Katahdin Essay

Saturday, September 10, 2016 @ 9am

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Brad-Blake

Brad Blake
Chairman
Citizen’s Task Force on Wind Power – Maine

207-219-8059
email: bblake02@maine.rr.com

Katahdin Essay –

I was born in and grew up in Lincoln, with the omnipresent Mt. Katahdin just a ways up the Penobscot River. I was drawn to it at an early age and now, in my old age, can only savor the indelible views from high upon the mountain from the memory of dozens of hikes to the summit. In my teens, I discovered, much to my delight, the wonderful writings of Thoreau. How thrilled I was to read his account of climbing “Ktaadn” and his words have stayed with me forever. In “The Maine Woods”, Thoreau writes:”The tops of mountains are among the unfinished parts of the globe, whither it is a slight insult to the gods to climb and pry into their secrets, and try their effect on our humanity. Only daring and insolent men, perchance, go there. Simple races, as savages, do not climb mountains, – their tops are sacred and mysterious tracts never visited by them. Pomola is always angry with those who climb to the summit of Ktaadn.” Governor Baxter understood; Monique Aniel understands; and along with thousands of other Mainers, I understand. Ironically, though both former Governors King and Baldacci climbed Katahdin, they gained not the wisdom of the Great Spirit that dwells there, for they advocate blasting away the mountains and tearing them asunder for the folly of wind power.As many times as I climbed Katahdin, the thrill of breaking out of the forest at the timberline to see the craggy cathedral above me and the vast expanse in all directions never failed to inspire me. This is truly a special place. In all directions are verdant forest carpeting rolling ridges and smaller mountains, interspersed with lakes. As Thoreau described: “I could see the country eastward, boundless forests, and lakes, and streams, gleaming in the sun, some of them emptying into the East Branch. There were also new mountains in sight in that direction.”Yes, I have shared with Thoreau, but I have angst about the “Ktaadn” view of today and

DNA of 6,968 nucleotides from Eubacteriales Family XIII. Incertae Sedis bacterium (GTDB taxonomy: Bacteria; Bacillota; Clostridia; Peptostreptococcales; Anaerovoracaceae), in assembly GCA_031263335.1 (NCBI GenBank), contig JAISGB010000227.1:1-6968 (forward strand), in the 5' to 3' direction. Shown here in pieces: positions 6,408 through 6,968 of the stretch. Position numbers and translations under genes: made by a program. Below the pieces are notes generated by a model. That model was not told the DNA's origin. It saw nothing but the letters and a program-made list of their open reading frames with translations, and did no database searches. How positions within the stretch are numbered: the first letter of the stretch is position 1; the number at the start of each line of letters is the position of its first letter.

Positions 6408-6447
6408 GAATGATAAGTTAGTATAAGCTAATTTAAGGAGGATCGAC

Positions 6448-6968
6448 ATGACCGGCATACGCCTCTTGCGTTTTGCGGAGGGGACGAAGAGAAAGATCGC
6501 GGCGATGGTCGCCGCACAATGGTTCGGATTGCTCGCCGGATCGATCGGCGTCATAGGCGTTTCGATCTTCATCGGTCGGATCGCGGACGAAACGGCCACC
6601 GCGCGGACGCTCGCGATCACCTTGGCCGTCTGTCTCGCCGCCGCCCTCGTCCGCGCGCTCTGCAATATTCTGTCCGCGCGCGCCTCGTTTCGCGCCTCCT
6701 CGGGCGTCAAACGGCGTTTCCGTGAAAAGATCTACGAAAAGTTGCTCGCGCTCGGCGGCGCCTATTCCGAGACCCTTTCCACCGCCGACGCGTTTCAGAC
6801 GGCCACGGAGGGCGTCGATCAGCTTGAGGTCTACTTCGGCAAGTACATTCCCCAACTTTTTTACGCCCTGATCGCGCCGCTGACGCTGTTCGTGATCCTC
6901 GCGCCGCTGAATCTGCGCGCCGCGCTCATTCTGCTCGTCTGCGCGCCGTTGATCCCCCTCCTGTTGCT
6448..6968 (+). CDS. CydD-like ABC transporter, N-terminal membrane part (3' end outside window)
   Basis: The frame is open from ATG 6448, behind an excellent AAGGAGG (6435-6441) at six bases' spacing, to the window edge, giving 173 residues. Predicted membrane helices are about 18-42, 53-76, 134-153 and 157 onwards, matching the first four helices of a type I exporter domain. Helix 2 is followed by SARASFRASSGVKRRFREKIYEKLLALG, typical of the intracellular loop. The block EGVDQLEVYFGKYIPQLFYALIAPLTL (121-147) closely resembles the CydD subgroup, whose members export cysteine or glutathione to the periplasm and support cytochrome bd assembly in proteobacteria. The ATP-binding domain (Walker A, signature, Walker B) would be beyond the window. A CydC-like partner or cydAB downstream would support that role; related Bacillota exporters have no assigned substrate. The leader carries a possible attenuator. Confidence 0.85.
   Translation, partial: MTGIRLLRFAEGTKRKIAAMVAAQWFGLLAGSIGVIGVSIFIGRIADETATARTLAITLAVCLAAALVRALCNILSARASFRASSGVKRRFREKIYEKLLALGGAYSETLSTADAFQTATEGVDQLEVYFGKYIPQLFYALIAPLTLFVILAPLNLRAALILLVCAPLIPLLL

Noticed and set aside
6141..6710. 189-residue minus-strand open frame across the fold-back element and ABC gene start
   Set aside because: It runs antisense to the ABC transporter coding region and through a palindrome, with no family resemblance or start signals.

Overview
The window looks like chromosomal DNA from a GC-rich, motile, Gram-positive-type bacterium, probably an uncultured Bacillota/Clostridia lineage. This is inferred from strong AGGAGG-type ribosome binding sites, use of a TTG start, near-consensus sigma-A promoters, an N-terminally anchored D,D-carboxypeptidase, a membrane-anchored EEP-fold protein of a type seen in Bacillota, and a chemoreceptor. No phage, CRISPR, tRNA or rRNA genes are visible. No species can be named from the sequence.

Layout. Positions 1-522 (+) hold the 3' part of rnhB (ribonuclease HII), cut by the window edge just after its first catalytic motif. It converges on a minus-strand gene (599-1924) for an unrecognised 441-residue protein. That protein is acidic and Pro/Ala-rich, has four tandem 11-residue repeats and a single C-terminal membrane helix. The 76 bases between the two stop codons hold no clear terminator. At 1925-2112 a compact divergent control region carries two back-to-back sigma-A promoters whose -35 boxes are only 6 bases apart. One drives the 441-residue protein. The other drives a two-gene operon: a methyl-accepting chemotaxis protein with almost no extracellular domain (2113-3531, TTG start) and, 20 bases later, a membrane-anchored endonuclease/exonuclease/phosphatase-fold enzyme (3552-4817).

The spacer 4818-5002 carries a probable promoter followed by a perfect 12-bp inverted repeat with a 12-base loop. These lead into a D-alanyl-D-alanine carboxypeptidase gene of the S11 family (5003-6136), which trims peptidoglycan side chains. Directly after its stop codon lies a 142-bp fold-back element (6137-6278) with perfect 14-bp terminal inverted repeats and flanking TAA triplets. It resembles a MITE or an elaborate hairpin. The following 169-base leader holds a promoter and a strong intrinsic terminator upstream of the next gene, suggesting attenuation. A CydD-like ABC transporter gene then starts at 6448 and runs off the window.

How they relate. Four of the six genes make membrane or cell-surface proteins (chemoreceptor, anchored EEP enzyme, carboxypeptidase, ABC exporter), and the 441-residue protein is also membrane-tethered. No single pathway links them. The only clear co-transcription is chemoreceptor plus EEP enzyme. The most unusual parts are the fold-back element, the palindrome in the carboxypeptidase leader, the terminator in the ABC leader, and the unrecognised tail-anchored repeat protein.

the future. Now, when one looks to the northeast, the 28 wind turbines at Mars Hill Mt.
are visible, southeast are 55 wind turbines at Stetson, Jimmey and Owl Mountains, in the same direction just 20 miles away, are the 40 wind turbines on Rollins Mt and Rocky
Dundee ridges in Lincoln. Already permitted but on appeal are 34 wind turbines in
Oakfield. In the permitting process are 25 even larger wind turbines slated for Bowers
Mt., not only clearly visible from Katahdin, but towering over the magnificent unspoiled
Downeast Grand Lakes.

Most ominous for “Ktaadn”, though, is the targeting of every ridge that rises out of the
eastern and southern slopes of the East Branch of the Penobscot River, at the very foot of Maine’s Greatest Mountain. There is already a met tower on Kelly Hill in Staceyville,
with talk of a string of wind turbines in Patten, Sherman, Island Falls, Staceyville, and
Benedicta. That is just the first wave, because every ridge where a short power line can
connect to the major power line coming from Ripogenus dam into the grid will be future
fodder for wind developers.

Will the future views from Mount Katahdin, considered by many to be the greatest
mountain in the eastern US be 400-foot tall wind turbines with aviation lights blinking
24/7? Will being encircled by sprawling industrial blight shatter the seeming remoteness
of Katahdin, such a draw for so many who are weary of urban life? My two heroes, Gov.
Baxter and Thoreau, must weep that we should be such shortsighted fools to allow this to happen around “Ktaadn” or anywhere else in our beautiful and unique corner of the
planet.